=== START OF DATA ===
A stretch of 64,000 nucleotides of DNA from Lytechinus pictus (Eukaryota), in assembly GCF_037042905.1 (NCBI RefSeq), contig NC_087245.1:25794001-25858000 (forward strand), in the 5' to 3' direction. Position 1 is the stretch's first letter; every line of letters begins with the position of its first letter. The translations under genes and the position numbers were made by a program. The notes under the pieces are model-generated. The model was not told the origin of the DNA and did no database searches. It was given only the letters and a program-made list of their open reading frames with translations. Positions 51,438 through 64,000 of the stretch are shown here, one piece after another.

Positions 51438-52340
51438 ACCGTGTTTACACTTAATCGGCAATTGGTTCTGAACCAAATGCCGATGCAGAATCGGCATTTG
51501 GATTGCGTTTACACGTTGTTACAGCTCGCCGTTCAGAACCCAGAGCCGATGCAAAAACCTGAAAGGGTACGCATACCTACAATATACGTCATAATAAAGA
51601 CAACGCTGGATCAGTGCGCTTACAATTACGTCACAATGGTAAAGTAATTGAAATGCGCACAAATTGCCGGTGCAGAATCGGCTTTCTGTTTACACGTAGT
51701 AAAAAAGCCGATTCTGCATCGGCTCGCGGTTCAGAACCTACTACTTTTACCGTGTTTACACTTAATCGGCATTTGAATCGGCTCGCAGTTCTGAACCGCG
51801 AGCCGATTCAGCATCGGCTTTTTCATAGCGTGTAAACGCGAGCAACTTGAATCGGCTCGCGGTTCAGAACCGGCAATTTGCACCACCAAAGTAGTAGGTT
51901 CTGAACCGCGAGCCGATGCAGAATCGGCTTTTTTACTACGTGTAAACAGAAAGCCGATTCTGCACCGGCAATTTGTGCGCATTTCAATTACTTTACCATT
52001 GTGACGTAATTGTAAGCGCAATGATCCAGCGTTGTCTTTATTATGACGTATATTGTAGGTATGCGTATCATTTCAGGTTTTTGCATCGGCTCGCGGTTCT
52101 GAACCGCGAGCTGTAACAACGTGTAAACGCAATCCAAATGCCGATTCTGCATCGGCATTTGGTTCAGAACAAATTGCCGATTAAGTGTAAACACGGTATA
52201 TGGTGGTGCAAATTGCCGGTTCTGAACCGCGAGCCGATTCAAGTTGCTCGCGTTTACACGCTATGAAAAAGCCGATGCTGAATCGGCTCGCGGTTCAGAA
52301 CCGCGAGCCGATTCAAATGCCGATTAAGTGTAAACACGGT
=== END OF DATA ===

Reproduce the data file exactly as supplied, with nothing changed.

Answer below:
A stretch of 64,000 nucleotides of DNA from Lytechinus pictus (Eukaryota), in assembly GCF_037042905.1 (NCBI RefSeq), contig NC_087245.1:25794001-25858000 (forward strand), in the 5' to 3' direction. Position 1 is the stretch's first letter; every line of letters begins with the position of its first letter. The translations under genes and the position numbers were made by a program. The notes under the pieces are model-generated. The model was not told the origin of the DNA and did no database searches. It was given only the letters and a program-made list of their open reading frames with translations. Positions 51,438 through 64,000 of the stretch are shown here, one piece after another.

Positions 51438-52340
51438 ACCGTGTTTACACTTAATCGGCAATTGGTTCTGAACCAAATGCCGATGCAGAATCGGCATTTG
51501 GATTGCGTTTACACGTTGTTACAGCTCGCCGTTCAGAACCCAGAGCCGATGCAAAAACCTGAAAGGGTACGCATACCTACAATATACGTCATAATAAAGA
51601 CAACGCTGGATCAGTGCGCTTACAATTACGTCACAATGGTAAAGTAATTGAAATGCGCACAAATTGCCGGTGCAGAATCGGCTTTCTGTTTACACGTAGT
51701 AAAAAAGCCGATTCTGCATCGGCTCGCGGTTCAGAACCTACTACTTTTACCGTGTTTACACTTAATCGGCATTTGAATCGGCTCGCAGTTCTGAACCGCG
51801 AGCCGATTCAGCATCGGCTTTTTCATAGCGTGTAAACGCGAGCAACTTGAATCGGCTCGCGGTTCAGAACCGGCAATTTGCACCACCAAAGTAGTAGGTT
51901 CTGAACCGCGAGCCGATGCAGAATCGGCTTTTTTACTACGTGTAAACAGAAAGCCGATTCTGCACCGGCAATTTGTGCGCATTTCAATTACTTTACCATT
52001 GTGACGTAATTGTAAGCGCAATGATCCAGCGTTGTCTTTATTATGACGTATATTGTAGGTATGCGTATCATTTCAGGTTTTTGCATCGGCTCGCGGTTCT
52101 GAACCGCGAGCTGTAACAACGTGTAAACGCAATCCAAATGCCGATTCTGCATCGGCATTTGGTTCAGAACAAATTGCCGATTAAGTGTAAACACGGTATA
52201 TGGTGGTGCAAATTGCCGGTTCTGAACCGCGAGCCGATTCAAGTTGCTCGCGTTTACACGCTATGAAAAAGCCGATGCTGAATCGGCTCGCGGTTCAGAA
52301 CCGCGAGCCGATTCAAATGCCGATTAAGTGTAAACACGGT